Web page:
“The process by which banks create money is so simple that the mind is repelled.”
-John Kenneth Galbraith
I finally got my family to Thunder Bay for the holidays last night, so I figured I’d use a Canadian-American economist for my introductory quote. John Kenneth Galbraith became an economics professor at Harvard in 1949 and then published one of his more famous works, ‘American Capitalism’, in 1952.
The definition of American capitalism in the 1950’s is certainly different than the one you are seeing today. It’s sad. Galbraith was a Keynesian, and all for the government having a hand in the economy, but I highly doubt he envisioned the socialization of losses at Wall Street banks like we are seeing now.
As Galbraith points out, the process by which banks create money is not complicated. All you have to do is watch the Piggy Banker Spread, and you’ll have a pretty good idea what the direction of banker bonuses will be. Watch what this spread does, not what Timmy Geithner says.
This morning, the Piggy Banker Spread (or the Yield Spread) is trading at its widest spread EVER. Yes, I am sure Galbraith would agree – EVER is a long time! The yield spread is the difference between 10-year and 2-year US Treasury yields. That spread has finally eclipsed its prior all-time record from June of this year (276 basis points), shooting up to +283 basis points wide this morning. Is this a bubble?
You bet your Merry Madoff it is. I have said it before, and I will say it again - there is a long term bubble forming in US banker bonuses. For all the bankers out there who are running this American outfit, here’s my advice: if you can borrow short from your starving citizenry on the short end of this curve, then plug them with higher rates on the long end… have at it piggies! Your boys at the US government set this up for you on the silver platter for the holidays.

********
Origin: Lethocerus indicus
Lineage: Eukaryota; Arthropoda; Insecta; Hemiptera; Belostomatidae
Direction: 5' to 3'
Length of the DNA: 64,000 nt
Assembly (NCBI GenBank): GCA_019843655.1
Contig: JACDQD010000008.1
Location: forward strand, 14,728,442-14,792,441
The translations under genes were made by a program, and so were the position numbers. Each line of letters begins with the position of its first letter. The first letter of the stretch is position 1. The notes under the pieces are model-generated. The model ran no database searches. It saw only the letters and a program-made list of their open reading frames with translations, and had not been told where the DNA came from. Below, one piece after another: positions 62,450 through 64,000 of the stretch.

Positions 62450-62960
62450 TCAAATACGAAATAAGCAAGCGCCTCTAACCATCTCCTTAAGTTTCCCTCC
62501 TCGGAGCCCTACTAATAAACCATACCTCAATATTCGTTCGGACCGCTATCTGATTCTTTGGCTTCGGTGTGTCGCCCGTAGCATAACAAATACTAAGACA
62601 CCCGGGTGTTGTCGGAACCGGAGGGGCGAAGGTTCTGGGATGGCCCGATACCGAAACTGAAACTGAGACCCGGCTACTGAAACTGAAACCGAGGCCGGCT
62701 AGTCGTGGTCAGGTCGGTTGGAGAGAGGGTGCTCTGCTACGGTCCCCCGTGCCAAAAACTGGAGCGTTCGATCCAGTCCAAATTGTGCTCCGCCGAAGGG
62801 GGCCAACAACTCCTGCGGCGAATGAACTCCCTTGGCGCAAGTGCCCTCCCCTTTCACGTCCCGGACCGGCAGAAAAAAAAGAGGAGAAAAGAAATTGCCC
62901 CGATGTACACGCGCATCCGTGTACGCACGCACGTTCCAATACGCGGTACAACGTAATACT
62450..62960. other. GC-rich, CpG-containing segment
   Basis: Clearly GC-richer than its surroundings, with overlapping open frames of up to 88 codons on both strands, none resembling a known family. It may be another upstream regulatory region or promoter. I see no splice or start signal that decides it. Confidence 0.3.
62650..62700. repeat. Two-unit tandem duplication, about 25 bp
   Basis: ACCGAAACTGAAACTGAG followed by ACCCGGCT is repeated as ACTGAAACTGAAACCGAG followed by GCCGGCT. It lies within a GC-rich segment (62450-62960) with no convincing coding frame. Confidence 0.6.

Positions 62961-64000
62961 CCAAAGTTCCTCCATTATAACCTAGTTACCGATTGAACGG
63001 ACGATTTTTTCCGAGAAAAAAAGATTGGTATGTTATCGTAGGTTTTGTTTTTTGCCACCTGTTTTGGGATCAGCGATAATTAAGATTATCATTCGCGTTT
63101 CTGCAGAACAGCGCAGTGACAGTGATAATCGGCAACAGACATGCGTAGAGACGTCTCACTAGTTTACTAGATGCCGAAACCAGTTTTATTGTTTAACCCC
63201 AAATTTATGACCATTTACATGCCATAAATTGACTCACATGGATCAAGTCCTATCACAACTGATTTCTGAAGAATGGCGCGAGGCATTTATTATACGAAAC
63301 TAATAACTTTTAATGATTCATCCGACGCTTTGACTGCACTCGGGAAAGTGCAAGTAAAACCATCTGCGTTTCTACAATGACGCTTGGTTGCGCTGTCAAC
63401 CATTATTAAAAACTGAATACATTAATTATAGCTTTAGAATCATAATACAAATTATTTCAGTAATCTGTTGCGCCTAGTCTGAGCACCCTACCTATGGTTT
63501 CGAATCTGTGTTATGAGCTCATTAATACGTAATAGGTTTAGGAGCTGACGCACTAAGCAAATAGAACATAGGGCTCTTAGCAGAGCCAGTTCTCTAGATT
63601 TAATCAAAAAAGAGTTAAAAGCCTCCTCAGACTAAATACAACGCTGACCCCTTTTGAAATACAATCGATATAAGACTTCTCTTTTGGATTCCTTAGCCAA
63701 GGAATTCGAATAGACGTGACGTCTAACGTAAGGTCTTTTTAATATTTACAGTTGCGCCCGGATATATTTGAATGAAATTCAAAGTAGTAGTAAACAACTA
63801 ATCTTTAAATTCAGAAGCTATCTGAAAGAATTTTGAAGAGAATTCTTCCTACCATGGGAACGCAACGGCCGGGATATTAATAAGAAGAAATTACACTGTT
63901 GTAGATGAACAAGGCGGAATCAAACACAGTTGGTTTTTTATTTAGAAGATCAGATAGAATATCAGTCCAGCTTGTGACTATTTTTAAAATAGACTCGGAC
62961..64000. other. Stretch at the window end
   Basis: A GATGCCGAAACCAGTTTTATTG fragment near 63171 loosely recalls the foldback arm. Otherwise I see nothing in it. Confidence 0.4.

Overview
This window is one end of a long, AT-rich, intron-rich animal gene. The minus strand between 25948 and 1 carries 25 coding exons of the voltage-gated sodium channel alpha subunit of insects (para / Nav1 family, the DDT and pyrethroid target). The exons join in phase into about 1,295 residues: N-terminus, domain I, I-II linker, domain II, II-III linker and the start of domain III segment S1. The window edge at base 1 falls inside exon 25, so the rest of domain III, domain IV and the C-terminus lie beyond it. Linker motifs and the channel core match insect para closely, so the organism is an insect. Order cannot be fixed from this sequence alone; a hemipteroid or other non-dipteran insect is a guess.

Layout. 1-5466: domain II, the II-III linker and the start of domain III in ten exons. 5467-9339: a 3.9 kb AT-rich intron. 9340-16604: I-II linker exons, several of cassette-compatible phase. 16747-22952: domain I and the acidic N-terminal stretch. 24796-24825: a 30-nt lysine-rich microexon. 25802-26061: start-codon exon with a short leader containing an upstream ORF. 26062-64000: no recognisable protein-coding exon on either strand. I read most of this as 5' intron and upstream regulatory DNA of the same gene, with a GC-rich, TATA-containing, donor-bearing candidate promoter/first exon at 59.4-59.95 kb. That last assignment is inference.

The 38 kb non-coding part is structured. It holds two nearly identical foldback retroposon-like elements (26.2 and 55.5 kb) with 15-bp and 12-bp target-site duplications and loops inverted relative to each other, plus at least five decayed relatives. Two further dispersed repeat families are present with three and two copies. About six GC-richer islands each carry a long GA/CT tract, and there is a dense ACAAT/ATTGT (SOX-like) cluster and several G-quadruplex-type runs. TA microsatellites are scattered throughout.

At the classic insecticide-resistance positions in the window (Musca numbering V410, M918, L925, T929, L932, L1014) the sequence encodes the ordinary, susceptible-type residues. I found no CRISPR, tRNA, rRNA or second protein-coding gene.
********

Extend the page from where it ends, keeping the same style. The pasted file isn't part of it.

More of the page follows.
I wrote about this yesterday, but it’s worth highlighting one more time - He Who Sees No Inflation (Bernanke) is taking a world class face wash (as in the Thunder Bay kind, when a kid buries your face in the snow bank when your parents aren’t there to bail you out) on the marked-to-market pricing front. The US Dollar is breaking out to the upside, trading above my intermediate term TREND line, and now chasing the long end of the US Treasury yield curve higher to new 4-month highs at 3.71%.
While Ben Bernanke seeing his economic forecasts fall behind the curve is nothing new, the Chinese were out there again overnight attempting to fan the fires of a credit bubble. Chinese stocks got pummeled again, trading down another -2.3%, taking their 3-week correction to -8.6%. Can a bubble be on fire?
After what we have witnessed in terms of government bailouts in the last 18-months, anything is possible. From alchemy to Burning Bubbles, we may as well keep making things up here as we go. Heck, the US government telling you there is no inflation out there so that they can keep feeding these Piggy Bankers is one heck of a story.
As opposed to some of these Johnny-come-latelies out there who are now professional bubble watchers, at least I put a time stamp and a price on them before they start to burn. While I continue to feel shame for missing the YTD highs here in the SP500 (again! we hit 1114 last night), I can say that we called out the following bubbles in the first week of December:
1. Gold – immediate term
2. Short Term Treasuries – intermediate term
3. Banker Bonuses – long term
Now, if you want to be in the business of calling things on the short side, particularly bubbles, you probably don’t want to start with one of Morgan Stanley’s latest financial innovations: “short term tactical” recommendations. As my retired firefighting Dad would say, never hire a banker to put out a fire.
From an immediate term TRADE perspective (3 weeks or less), the gold price bubble is burning. Since the US Dollar bottomed in the last week of November, the gold price has corrected -11%. We sold plenty of yellow rocks up there to the latest hedge fund artist turned alchemist, and I’ll be looking to buy back what is turning into a mother of a pain trade into year-end closer to my intermediate term TREND line of support for gold, which is at $1071/oz.